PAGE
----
The result was that we went from a $750,000 deficit, to a $4.5 million surplus within two to three years, without a major tax increase. This kept school property taxes at a low rate for families, businesss, and farms, while still providing a strong academic program.

Logan Campa (DFL)

Why are you running for state representative in District 18B?

Last summer, I was working at 3M when the state government shut down. I was greatly disappointed and upset at the state of our political system that casually saw our state shut down for three weeks, but even more so, I was upset that it was solved by borrowing billions from our schools.

At a time when nearly 70 percent of our jobs in Minnesota will require a post high school education, we shouldn’t be hurting our schools, our children, and our future. This is unacceptable.

For these reasons, I am running for office. We have had a difficult couple of years and we have difficult situations facing us, but now, more than ever, we need to have common sense solutions to our problems.

Common sense says we shouldn’t be borrowing from our schools, we shouldn’t be passing property tax increases eight times greater than those in the metro onto homeowners in McLeod County, we cannot keep creating more and more regulations and then expect our businesses to flourish. We need better leadership.

What do you believe are the top two issues facing District 18B, and what are your proposed solutions?

There are two main issues facing the district and the state.

First, we need to repay the money we borrowed from our schools. We need a strong education system if we want our children to succeed in the new global economy. There are reforms that are needed, and we need to find ways to ensure those reforms do not hurt student learning, and that we do not simply push students through the system.

The second issue is business and job growth in Greater Minnesota. We have to ensure we have the infrastructure to accommodate businesses, this means proper sewage and water systems; good roads, bridges and communication systems; and common sense regulations.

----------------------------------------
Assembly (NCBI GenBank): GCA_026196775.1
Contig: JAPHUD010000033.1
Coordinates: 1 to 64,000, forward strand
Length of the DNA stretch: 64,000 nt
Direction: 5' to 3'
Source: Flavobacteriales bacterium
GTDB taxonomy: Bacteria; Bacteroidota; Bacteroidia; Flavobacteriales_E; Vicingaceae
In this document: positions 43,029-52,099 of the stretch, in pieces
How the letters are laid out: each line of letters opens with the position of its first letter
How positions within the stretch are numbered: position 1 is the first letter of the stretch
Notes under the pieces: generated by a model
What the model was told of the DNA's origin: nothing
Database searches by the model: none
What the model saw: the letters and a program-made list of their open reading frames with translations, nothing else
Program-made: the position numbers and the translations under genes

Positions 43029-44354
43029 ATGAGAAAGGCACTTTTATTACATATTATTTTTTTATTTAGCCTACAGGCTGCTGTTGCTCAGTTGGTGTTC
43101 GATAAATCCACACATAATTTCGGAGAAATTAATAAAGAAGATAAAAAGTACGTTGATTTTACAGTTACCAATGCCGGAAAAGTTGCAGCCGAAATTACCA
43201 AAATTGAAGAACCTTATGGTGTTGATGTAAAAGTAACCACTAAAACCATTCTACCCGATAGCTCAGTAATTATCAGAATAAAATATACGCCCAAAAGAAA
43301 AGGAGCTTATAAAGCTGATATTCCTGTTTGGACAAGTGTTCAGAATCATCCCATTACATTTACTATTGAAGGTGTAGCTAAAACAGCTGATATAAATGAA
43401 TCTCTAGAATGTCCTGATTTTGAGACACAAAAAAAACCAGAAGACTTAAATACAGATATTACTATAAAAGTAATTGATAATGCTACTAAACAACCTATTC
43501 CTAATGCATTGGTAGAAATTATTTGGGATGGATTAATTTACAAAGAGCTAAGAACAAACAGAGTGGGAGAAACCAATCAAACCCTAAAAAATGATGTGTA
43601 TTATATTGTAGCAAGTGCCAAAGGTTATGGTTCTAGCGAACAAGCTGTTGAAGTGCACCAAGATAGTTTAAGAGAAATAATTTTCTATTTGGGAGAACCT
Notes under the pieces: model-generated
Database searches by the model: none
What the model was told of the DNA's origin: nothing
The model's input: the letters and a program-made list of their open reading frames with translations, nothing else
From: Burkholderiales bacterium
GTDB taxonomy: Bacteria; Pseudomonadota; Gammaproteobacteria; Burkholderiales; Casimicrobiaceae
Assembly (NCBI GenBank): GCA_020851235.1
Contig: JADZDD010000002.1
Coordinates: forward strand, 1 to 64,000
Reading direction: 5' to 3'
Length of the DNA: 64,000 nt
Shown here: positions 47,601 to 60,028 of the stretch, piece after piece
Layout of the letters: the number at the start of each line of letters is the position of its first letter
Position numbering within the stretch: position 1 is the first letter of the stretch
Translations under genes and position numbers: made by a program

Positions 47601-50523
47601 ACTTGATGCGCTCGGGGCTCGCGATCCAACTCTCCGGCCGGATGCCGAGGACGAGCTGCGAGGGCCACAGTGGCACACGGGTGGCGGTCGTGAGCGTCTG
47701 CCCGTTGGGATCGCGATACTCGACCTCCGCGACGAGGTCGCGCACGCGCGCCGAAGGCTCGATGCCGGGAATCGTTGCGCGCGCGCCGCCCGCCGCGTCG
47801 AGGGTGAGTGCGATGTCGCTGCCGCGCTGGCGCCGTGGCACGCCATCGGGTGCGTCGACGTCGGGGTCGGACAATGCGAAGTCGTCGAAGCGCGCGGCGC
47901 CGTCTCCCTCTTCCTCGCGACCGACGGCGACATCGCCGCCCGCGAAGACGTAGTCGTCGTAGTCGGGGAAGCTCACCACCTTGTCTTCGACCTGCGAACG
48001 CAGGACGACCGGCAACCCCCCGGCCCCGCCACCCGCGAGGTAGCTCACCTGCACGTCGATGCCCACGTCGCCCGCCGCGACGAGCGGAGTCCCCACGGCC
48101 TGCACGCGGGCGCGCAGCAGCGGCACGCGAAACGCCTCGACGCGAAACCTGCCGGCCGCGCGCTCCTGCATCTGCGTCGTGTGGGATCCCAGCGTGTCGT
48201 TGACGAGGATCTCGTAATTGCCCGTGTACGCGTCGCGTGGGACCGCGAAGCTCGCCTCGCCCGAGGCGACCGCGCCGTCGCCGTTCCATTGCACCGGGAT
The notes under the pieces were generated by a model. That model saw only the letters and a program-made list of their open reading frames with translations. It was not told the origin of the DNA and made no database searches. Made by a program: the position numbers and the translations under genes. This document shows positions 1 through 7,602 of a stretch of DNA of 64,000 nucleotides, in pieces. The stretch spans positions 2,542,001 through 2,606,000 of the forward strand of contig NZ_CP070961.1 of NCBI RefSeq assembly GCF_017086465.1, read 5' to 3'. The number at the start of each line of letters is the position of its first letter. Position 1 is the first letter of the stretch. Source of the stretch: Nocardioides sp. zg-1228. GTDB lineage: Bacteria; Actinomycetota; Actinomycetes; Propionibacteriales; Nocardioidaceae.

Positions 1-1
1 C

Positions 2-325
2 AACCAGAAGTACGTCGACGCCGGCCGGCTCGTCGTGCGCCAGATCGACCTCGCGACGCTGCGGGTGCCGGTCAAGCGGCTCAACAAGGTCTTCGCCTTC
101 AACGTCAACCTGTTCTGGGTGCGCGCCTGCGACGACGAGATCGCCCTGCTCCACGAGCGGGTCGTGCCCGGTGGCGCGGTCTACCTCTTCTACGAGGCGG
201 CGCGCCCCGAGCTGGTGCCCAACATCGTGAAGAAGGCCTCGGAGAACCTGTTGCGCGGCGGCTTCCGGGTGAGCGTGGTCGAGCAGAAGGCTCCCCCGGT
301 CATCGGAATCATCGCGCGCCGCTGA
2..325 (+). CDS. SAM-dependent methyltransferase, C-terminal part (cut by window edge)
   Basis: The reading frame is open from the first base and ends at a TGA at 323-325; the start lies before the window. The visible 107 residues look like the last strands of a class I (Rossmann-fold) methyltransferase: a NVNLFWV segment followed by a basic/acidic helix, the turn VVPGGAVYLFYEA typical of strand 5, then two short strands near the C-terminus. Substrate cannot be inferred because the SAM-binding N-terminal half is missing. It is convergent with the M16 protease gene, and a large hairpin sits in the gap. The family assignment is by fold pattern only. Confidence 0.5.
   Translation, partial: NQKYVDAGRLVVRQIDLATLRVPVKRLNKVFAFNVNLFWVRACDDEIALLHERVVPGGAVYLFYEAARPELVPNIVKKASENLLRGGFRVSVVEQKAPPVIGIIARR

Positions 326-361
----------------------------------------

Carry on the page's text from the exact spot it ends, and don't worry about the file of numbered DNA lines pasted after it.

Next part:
We also need to make sure we have a workforce prepared to take the jobs that will be created. High tech manufacturing is a huge growth industry, but we have a shortage of workers available to take these jobs. This ties in with education and the need to ensure a well-trained workforce, whether they are fresh out of high school or college, or someone who needs retraining to take the new jobs in the area.

What specifically can this unit of government do to cut costs and operate efficiently, while still maintaining service to taxpayers?

Some areas we can find cost savings in, is in our regulation system. If we trim red tape, and cut down on onerous regulations and inspections, we can cut down on costs. And if we couple it with a strong pre-k education for children, we will find huge cost savings, because it is proven beyond a doubt that the more help children get at younger ages, the more savings there are later on.

Coupling that with strong public-private partnerships, like what are seen with our university system, we can really boost economic growth.

For example, for every dollar invested in the University of Minnesota, we see a return of $13.

I am a long-time hunter and sports shooter, pro-life, and the only candidate in the race to be endorsed by farming and agricultural groups. It is a true honor to have this opportunity to run for office. I hope you will vote for me in November.